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Reference: Chan K, et al. (2013) The choice of nucleotide inserted opposite abasic sites formed within chromosomal DNA reveals the polymerase activities participating in translesion DNA synthesis. DNA Repair (Amst) 12(11):878-89

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Abstract

Abasic sites in genomic DNA can be a significant source of mutagenesis in biological systems, including human cancers. Such mutagenesis requires translesion DNA synthesis (TLS) bypass of the abasic site by specialized DNA polymerases. The abasic site bypass specificity of TLS proteins had been studied by multiple means in vivo and in vitro, although the generality of the conclusions reached have been uncertain. Here, we introduce a set of yeast reporter strains for investigating the in vivo specificity of abasic site bypass at numerous random positions within chromosomal DNA. When shifted to 37?C, these strains underwent telomere uncapping and resection that exposed reporter genes within a long 3' ssDNA overhang. Human APOBEC3G cytosine deaminase was expressed to create uracils in ssDNA, which were excised by uracil-DNA N-glycosylase. During repair synthesis, error-prone TLS bypassed the resulting abasic sites. Because of APOBEC3G's strict motif specificity and the restriction of abasic site formation to only one DNA strand, this system provides complete information about the location of abasic sites that led to mutations. We recapitulated previous findings on the roles of REV1 and REV3. Further, we found that sequence context can strongly influence the relative frequency of A or C insertion. We also found that deletion of Pol32, a non-essential common subunit of Pols d and ?, resulted in residual low-frequency C insertion dependent on Rev1 catalysis. We summarize our results in a detailed model of the interplay between TLS components leading to error-prone bypass of abasic sites. Our results underscore the utility of this system for studying TLS bypass of many types of lesions within genomic DNA.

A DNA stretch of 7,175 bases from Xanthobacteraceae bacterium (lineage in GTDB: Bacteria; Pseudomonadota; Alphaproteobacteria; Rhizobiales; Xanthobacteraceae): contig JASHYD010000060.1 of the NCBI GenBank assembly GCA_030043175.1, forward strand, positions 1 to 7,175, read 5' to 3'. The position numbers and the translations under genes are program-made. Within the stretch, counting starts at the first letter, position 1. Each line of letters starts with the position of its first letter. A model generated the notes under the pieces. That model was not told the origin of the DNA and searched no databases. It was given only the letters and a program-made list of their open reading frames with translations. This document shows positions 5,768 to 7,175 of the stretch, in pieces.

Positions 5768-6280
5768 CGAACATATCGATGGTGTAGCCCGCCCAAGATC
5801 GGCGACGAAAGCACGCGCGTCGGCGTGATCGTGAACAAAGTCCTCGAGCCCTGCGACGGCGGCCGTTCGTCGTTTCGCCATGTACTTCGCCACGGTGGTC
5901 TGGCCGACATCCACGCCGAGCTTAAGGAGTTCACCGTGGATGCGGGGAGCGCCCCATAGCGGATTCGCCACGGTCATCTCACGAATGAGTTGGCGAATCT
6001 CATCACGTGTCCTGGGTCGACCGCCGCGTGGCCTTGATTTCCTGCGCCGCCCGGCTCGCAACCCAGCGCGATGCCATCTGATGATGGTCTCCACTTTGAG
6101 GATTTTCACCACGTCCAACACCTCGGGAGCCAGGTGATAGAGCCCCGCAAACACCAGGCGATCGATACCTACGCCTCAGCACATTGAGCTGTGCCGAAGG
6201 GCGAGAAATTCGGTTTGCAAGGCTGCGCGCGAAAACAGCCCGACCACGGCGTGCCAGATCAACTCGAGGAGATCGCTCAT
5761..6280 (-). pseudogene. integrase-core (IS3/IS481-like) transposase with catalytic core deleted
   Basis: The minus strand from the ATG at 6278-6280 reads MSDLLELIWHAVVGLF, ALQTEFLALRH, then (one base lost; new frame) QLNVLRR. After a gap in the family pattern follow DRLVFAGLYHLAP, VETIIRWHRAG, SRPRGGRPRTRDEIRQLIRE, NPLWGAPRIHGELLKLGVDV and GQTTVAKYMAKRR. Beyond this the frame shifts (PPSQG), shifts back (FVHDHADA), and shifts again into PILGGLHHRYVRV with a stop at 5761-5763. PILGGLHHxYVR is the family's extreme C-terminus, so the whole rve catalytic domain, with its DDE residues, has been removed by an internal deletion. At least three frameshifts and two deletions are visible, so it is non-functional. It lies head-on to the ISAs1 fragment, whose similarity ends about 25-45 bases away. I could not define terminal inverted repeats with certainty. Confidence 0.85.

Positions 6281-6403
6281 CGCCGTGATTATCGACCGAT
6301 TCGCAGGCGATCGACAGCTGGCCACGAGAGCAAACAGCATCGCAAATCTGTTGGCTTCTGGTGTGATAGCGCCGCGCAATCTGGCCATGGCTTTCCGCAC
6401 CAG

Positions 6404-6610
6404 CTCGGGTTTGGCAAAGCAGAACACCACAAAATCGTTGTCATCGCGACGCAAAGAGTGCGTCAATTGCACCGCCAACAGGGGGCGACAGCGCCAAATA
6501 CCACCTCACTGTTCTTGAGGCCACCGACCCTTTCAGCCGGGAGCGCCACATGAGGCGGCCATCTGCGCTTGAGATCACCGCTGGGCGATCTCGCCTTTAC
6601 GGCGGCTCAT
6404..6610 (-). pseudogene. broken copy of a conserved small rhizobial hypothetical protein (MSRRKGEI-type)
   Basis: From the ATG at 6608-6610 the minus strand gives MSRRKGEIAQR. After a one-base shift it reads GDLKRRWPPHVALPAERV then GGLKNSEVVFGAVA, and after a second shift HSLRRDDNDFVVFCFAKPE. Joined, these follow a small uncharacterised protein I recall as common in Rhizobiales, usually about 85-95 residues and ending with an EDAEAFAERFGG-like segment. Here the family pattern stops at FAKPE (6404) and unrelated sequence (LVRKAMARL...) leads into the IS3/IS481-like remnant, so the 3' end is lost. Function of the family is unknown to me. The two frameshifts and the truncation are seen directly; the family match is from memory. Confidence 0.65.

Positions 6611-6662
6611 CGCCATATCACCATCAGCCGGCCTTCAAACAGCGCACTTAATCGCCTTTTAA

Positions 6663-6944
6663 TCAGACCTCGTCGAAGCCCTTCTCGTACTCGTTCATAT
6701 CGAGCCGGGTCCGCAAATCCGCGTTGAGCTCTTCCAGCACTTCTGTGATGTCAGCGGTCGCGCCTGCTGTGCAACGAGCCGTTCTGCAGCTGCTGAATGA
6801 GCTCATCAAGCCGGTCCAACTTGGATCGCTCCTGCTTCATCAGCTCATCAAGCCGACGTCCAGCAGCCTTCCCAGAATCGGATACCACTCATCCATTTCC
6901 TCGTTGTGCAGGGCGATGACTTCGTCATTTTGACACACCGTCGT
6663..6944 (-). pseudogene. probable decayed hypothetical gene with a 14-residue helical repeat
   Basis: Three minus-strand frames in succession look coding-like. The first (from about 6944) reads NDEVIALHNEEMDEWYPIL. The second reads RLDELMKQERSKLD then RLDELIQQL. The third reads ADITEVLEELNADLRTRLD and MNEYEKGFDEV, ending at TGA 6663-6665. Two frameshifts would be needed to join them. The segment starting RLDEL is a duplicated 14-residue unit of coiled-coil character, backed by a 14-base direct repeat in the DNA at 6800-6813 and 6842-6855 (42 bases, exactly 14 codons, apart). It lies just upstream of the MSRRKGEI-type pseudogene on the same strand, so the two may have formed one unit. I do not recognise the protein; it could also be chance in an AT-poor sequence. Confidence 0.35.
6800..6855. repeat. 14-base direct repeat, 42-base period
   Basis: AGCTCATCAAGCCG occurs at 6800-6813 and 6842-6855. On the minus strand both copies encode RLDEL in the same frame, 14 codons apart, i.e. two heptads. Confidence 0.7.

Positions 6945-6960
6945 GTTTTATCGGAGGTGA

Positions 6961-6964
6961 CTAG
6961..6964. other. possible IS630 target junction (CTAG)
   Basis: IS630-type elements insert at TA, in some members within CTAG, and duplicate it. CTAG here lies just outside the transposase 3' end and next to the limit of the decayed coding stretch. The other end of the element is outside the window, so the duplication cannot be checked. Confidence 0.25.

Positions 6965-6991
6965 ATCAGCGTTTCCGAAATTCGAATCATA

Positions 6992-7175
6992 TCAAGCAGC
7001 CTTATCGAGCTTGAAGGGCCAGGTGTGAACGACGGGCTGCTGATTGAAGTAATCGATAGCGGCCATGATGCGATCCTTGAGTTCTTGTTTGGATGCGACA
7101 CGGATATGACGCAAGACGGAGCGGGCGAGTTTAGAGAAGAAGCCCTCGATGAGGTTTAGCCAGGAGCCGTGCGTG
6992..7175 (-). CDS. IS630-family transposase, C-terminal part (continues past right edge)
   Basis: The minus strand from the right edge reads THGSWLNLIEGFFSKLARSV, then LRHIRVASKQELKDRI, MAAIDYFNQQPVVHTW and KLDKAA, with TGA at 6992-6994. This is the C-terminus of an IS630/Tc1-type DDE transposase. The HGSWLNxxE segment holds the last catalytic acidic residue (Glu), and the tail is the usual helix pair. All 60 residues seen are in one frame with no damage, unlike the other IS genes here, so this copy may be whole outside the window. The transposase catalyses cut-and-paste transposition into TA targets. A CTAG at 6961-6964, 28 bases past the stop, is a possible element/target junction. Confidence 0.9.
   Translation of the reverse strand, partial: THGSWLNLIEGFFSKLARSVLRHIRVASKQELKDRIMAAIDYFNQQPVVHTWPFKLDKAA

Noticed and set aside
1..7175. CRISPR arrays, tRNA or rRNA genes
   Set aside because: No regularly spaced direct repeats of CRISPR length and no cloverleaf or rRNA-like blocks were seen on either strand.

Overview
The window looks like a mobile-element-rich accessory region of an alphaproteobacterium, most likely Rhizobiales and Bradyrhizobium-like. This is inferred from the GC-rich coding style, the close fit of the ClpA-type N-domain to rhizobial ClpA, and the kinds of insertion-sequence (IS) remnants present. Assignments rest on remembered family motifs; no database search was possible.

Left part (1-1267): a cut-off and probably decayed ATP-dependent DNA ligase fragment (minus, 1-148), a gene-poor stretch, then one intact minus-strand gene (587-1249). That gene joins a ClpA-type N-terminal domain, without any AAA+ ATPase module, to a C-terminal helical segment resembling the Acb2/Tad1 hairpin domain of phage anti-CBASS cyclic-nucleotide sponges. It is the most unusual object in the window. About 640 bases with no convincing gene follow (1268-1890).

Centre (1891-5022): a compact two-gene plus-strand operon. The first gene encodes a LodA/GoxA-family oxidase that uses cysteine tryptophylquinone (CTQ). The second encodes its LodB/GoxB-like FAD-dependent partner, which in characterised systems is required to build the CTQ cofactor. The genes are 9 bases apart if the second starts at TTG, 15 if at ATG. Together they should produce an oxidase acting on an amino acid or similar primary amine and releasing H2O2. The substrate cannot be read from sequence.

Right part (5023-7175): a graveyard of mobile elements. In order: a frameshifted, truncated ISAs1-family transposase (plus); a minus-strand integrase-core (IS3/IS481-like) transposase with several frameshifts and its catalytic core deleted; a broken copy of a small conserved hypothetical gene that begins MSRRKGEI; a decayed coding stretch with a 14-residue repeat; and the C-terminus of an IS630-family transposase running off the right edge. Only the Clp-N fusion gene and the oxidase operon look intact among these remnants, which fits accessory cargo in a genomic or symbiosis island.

Reference Type
Journal Article
Authors
Chan K, Resnick MA, Gordenin DA
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